This is the first post in a summer-long series of “Eph Diaries” about the experiences of recent Williams grads who have chosen to pursue teaching after graduation. As an ’07 graduate, I just completed my first year in the Mississippi Teacher Corps, a two-year, alternative-route program (similar to Teach for America), which trains and places recent graduates in the critical-needs school districts of Mississippi. I’ll be cross-posting some of my own blog entries from this year, as well as thoughts from other young Ephs in the classrooms. Hopefully our stories, observations, and ideas will provide inspiration for other Williams students who are contemplating a career in education.

Perhaps it seems odd that these entries appear over the summer — school is out, we are not necessarily teaching, and our blog entries will often be outdated. I think, in fact, it is the perfect time for these entries – a time in which students and teachers alike can reflect on the year, on what has (or has not) been accomplished, and on what might be achieved when September rolls around again. To those undergraduates adrift in a sea of career opportunities, summer is the perfect time to begin thinking about the future -and hopefully you might gain some insight from those of us newly “on the job”.

So, without further ado, I will give you an entry of mine, recently written, which was required by my program: a reflection of my first year of teaching. This year, I taught Junior and Senior English at a large high school in the Mississippi Delta, one of the poorest (if not the poorest) regions in the country. My attempt to reflect on the year is as follows:

a reflection on a first year teaching

It’s difficult to accurately put this year into words. I am in a different place now (in many senses) than I was in March, in December, in September, and I have a hard time remembering what the year has really been like, let alone get it into words.

I feel like I can’t even describe this experience without dipping into time-honored Mississippi Teacher Corps or Teach for America cliches, that of course, don’t do anything justice. To say that it was “a rollercoaster” doesn’t give me (or you) the sense of the mind-numbing, brick-dragging lows or the exuberant, cartwheel highs. To say that it has been “the hardest experience of my life” does not convey the magnitude of something more emotionally challenging than losing my mother, more physically challenging than a summer of full-time ice hockey camps, more socially challenging than middle school, and more mentally challenging than 40 back-to-back weeks of college finals.

To sum up, I went to work every morning (sometimes with optimism and excitement, other times with depression and anger), I taught my students (some motivated, some unmotivated) what I thought they needed to learn (lessons that were well-planned and successful, and others that were chaotic and worthless), and I (gradually) earned their respect (although not all of them). I coached a sport (which was more fun than my day job, but the added stress almost drove me to quit), and I attended all sorts of faculty meetings (which were occasionally fun and helpful, but often boring and frustrating). I did it. I made it.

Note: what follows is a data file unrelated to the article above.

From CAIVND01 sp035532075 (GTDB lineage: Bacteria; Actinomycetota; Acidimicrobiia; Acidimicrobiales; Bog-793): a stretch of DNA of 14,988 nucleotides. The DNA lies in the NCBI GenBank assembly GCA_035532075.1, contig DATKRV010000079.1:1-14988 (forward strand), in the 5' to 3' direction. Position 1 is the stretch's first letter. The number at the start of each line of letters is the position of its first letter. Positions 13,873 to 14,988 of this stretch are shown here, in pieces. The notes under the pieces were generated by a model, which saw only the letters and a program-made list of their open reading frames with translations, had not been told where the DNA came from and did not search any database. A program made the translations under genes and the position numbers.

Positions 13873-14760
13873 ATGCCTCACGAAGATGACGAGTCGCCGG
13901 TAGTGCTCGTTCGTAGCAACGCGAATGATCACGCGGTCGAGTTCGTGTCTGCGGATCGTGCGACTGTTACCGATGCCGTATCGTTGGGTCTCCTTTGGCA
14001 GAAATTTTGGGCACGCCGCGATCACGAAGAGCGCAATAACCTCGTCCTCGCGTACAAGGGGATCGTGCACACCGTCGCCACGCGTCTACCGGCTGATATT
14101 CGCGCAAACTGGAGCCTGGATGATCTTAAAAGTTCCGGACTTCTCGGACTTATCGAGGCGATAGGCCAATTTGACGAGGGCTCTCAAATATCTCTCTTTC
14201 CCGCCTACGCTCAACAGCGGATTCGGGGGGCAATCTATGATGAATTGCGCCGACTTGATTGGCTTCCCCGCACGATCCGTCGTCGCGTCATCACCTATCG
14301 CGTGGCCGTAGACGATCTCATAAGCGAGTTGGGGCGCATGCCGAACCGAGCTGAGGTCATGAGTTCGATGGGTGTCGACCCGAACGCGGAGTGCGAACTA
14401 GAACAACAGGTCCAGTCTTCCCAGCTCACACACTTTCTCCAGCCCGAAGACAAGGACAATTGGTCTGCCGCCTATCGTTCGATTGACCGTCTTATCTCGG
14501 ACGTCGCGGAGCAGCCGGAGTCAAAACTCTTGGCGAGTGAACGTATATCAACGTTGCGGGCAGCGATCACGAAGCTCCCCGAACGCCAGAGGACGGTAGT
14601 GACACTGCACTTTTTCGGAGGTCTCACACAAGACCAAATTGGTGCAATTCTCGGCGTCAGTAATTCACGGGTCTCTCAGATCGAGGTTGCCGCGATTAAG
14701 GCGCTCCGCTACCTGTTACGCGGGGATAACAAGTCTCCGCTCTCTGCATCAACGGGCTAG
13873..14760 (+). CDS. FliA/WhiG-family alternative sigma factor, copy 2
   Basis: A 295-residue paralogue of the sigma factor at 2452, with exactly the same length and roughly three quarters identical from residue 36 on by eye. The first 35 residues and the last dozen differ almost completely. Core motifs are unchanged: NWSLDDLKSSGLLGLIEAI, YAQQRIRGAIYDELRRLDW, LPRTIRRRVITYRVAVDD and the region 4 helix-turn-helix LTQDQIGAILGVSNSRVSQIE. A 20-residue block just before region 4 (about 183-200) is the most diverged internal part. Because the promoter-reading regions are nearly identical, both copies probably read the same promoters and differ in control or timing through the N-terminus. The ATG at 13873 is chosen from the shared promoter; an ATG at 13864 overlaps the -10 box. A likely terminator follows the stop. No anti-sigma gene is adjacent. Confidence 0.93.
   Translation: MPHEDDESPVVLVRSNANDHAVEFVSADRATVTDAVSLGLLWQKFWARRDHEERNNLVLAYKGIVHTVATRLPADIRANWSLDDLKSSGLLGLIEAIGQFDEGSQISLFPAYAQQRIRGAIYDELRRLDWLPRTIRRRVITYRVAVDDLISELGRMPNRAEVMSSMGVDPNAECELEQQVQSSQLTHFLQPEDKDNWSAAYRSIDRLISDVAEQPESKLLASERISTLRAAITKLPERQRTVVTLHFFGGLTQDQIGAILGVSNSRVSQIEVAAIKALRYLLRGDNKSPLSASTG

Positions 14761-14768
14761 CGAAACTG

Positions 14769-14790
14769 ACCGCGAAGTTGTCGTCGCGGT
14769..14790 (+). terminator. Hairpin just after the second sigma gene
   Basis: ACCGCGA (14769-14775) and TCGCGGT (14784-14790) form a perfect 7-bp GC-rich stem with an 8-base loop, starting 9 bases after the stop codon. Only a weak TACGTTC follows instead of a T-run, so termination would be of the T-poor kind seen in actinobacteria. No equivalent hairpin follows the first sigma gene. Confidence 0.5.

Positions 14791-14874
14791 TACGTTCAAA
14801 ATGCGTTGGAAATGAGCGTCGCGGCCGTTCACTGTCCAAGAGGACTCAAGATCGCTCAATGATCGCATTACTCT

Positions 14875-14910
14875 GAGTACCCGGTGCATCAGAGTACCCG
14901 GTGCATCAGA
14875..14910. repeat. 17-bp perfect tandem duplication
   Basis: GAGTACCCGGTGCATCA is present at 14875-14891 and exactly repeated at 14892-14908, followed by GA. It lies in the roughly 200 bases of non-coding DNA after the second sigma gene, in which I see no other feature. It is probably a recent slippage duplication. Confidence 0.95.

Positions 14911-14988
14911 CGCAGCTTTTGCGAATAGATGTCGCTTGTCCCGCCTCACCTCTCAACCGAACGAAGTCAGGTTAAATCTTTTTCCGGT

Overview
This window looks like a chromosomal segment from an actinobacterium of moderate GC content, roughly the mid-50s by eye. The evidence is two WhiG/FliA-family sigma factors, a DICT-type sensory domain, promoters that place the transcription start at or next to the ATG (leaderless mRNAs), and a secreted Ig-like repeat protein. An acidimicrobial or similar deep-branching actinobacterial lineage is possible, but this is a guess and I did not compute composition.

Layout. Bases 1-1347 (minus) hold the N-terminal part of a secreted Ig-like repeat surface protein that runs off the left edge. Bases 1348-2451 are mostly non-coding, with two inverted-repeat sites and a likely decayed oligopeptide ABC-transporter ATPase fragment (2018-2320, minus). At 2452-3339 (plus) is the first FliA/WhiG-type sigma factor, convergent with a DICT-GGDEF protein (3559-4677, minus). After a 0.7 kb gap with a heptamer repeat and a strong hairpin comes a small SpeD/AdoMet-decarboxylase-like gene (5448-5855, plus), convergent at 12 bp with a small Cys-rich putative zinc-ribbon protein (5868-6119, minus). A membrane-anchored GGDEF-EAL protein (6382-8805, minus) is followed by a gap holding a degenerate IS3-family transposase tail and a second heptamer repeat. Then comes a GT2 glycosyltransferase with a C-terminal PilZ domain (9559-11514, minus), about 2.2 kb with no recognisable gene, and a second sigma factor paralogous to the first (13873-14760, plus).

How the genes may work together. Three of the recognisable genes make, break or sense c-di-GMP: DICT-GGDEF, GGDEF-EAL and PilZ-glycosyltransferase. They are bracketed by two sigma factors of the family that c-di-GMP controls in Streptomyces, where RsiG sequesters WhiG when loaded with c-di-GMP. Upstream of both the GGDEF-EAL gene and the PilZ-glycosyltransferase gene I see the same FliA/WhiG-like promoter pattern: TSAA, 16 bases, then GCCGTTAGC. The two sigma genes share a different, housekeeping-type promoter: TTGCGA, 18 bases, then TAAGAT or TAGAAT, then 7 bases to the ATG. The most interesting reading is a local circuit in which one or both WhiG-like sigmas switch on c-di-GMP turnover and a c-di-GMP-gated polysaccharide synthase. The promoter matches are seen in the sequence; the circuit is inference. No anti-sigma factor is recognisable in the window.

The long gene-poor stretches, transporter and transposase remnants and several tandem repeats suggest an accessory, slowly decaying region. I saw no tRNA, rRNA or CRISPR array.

You won’t find any grandiose, heart-wrenching, “I’m making a difference” type statements, or even the magical “transformation explanation” (in which indebted teacher elaborates on how students have opened her eyes, moved her heart, and changed her very being for their existence). While I have certainly learned (and even, dare I say, changed), to jump into this overly passionate, intangible drivel seems to devalue the concrete task that we are actually trying to accomplish. That is, how can we successfully teach children what they need to know. To quote a favorite blog, this is just a job.

What this experience has done for me: Most importantly, I am now extremely interested in educational issues – on both the policy and pedagogical levels. A conversation with a few fellow teachers over dinner last night reminded me again how much I enjoy thinking critically about, and proposing solutions to, all sorts of problems in our nation’s schools – at a national level right on down to the classroom. It is this desire to fix, to critique, to debate, to reflect, to analyze, to propose and to implement that kept me here as I was on the brink of wandering away. Of course, I probably would have wandered into another facet of education, but one (most likely) without quite the same challenges.

I have no doubt that I will remain active in education in some form or another for a long time to come — if it does not end up as my career, it will most certainly be an outlet for my free time and energy. So in that sense, this year has been wonderful success. I have found something I want to devote my time and skills and energy towards and something that will stay with me long after next year. As far as my teaching goes, I’d like to think I am on my way to a successful second year. I have learned from mistakes, I am ten times the teacher I was in September, and perhaps most importantly, I intend to spend the next few months analyzing, proposing, debating, critiquing and reflecting on all sorts of strategies that I may want to implement come fall….

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